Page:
It’s a shift that’s been happening steadily for the past few years, moving in tandem with the advancing technology of our smartphones—the move to mobile commerce. As it becomes easier to navigate the web on our smartphones and mobile devices, website owners have seen a rise in mobile commerce in their analytics.
A recent study conducted by IBM revealed that “mobile traffic accounted for 45% of all online traffic for the 2014 holiday season, and 22.6% of all online sales.” That’s huge! And all indicators say that these numbers will only continue to rise.
So how will you stay ahead of the game? What you choose to do will affect just how well your website performs in mobile through 2015. Here are four ways to prepare.
Preparing for the Mobile Shift
One: Segment Mobile and Desktop Campaigns
Think of how differently you behave while surfing the web on your mobile device than your desktop. Your site visitors are going to have very different behaviors depending on the platforms they’re using and you’ll need to compartmentalize your marketing campaign efforts in order to accommodate those differences. Manage these campaigns separately in AdWords and other marketing tools.
Two: Perfect Your Site’s Mobile Shopping Experience
Mobile traffic is growing, which means you can no longer neglect mobile user-experience strategies on your site. This could mean hiring or retraining your UX designer(s) as well as reallocating budgets to address this change in direction. Consider also that many mobile users may not intend to complete their purchase on their mobile device, but that they’re more focused on completing the research and decision phase of their purchase. Make sure that your contact information, including location and hours of operation, is readily available on the mobile version of your site.
Three: Address Local Ad Relevancy
Be aware of your local audience and cater to their searching needs and habits with products like Local Inventory Ads, a Google tool that allows retailers to advertise their in-store products to nearby searchers using geo-targeting to know who’s close by.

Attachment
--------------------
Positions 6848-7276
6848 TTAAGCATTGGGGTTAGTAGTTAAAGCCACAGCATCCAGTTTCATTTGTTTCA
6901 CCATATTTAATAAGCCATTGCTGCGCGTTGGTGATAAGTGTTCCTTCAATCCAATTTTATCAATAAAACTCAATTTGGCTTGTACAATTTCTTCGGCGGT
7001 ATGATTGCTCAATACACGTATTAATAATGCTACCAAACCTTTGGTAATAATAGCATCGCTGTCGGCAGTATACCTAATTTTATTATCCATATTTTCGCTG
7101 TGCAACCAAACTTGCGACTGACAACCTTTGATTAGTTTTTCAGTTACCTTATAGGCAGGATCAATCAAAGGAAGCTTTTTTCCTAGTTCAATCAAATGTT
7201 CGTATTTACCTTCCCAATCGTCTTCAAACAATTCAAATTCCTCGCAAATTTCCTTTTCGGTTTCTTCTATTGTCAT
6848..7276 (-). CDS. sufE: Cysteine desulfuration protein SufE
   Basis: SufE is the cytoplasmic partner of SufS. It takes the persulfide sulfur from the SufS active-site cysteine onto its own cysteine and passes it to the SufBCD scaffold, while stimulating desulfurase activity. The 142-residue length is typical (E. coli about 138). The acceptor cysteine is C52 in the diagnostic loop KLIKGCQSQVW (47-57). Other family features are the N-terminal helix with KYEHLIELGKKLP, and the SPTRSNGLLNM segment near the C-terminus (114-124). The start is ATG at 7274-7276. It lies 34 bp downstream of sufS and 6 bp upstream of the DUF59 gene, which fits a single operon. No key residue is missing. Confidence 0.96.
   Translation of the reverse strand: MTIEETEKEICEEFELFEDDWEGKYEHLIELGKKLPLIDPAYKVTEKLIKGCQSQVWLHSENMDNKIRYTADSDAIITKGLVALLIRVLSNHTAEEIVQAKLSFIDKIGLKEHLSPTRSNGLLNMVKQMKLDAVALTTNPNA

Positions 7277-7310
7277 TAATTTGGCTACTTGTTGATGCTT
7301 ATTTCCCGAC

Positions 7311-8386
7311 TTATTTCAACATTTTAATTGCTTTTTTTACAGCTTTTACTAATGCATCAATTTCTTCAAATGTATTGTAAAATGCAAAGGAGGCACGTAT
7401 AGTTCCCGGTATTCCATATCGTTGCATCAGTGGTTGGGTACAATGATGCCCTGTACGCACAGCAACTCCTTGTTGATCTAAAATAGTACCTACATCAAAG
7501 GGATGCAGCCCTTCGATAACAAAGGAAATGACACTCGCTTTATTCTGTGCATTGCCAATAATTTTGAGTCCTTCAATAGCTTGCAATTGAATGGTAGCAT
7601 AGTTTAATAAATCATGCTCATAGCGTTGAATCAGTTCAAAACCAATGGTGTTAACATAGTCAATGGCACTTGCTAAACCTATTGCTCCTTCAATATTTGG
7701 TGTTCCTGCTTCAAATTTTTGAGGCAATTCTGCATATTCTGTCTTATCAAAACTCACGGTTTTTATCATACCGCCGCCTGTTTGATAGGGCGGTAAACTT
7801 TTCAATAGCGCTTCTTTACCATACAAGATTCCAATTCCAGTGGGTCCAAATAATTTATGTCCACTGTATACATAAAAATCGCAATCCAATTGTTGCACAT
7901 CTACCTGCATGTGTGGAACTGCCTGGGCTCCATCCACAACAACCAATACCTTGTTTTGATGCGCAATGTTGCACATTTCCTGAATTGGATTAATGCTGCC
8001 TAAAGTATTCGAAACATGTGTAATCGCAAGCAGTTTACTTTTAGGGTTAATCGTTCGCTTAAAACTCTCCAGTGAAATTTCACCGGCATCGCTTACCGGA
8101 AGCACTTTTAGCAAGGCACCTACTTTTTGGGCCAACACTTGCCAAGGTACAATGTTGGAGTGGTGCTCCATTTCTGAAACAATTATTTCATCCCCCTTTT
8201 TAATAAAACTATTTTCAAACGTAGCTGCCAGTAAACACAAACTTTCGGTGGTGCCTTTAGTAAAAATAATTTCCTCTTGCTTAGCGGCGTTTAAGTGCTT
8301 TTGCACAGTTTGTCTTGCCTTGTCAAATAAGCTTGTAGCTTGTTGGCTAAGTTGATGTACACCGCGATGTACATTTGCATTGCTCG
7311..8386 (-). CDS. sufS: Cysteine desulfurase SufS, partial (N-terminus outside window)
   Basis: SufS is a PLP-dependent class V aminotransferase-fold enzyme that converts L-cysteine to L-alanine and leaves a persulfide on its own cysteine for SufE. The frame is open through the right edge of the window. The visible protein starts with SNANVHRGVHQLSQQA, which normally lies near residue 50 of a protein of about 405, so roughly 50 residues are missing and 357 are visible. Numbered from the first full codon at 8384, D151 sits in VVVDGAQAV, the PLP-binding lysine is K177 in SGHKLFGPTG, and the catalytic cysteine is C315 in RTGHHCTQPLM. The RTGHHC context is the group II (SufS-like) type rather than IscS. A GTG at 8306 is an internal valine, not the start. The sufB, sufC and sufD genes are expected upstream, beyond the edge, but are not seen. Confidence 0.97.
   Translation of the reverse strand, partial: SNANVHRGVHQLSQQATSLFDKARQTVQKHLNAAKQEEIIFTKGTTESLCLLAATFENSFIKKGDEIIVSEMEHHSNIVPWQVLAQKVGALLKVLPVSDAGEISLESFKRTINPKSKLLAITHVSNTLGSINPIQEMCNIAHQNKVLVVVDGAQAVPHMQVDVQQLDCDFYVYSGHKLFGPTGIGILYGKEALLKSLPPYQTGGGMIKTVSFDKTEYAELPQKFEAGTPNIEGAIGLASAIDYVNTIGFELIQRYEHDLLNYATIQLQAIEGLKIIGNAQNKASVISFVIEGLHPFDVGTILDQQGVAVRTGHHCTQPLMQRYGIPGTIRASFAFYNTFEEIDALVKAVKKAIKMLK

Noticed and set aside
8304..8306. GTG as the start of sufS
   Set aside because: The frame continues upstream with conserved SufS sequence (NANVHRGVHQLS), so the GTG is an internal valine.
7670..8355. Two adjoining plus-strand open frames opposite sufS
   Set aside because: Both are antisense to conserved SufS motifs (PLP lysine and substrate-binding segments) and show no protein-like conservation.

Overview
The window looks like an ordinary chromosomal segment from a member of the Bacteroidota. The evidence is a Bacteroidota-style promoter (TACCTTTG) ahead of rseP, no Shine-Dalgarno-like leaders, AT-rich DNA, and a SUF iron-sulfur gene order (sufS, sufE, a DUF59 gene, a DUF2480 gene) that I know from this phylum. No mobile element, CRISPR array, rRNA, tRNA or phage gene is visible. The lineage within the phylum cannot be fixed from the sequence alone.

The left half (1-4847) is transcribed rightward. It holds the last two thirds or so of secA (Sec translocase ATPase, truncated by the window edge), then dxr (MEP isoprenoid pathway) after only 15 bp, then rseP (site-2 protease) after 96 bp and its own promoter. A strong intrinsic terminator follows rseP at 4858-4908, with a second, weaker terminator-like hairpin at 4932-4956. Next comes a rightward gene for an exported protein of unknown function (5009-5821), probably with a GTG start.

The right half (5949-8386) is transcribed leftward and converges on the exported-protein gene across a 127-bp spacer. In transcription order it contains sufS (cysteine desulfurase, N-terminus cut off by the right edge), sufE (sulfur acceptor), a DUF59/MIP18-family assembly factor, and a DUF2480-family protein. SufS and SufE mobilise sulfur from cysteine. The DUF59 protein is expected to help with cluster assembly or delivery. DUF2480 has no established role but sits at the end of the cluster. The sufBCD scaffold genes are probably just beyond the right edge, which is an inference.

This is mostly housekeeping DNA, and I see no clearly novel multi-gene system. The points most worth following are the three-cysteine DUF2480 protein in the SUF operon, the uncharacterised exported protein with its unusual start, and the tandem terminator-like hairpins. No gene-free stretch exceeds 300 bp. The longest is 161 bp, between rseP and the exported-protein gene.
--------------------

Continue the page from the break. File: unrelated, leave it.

Four: Utilize Geo-Fencing
Another advantage of geo-targeting is the ability to customize special offers and promotions for mobile users who fall within a certain physical range of your location. Your options with geo-fencing include app-based and network-based, with pros and cons for each. The pros of network-based geo-fencing are pretty significant, however, and you should definitely look into it if you run an online store with a physical location.
If you’re still not convinced that now’s the time to look at mobile, consider how often you’re on your mobile device browsing the Internet. We promise you’re not the exception. In fact, you’re fast becoming the rule.
How have you prepared your website optimization strategy to include mobile?
Schwartz, Dave. “Yes, People Shop on Their Phones Now. Get Used to It!” http://searchenginewatch.com/sew/how-to/2390096/yes-people-shop-on-their-phones-now-get-used-to-it?utm_term=&utm_content=Yes%2C%20People%20Shop%20on%20Their%20Phones%20Now.%20Get%20Used%20to%20It!&utm_campaign=SEW.Daily.EU.A.U&utm_medium=Email&utm_source=SEW.DCM.Editors_Updates#. (January 19, 2015.)
Ibm.com. http://www-01.ibm.com/software/marketing-solutions/benchmark-hub/alert.html. (January 19, 2015.)
Chieflocationofficer.com. “Demystifying Geofencing.” http://www.chieflocationofficer.com/demystifying-geofencing/. (January 19, 2015.)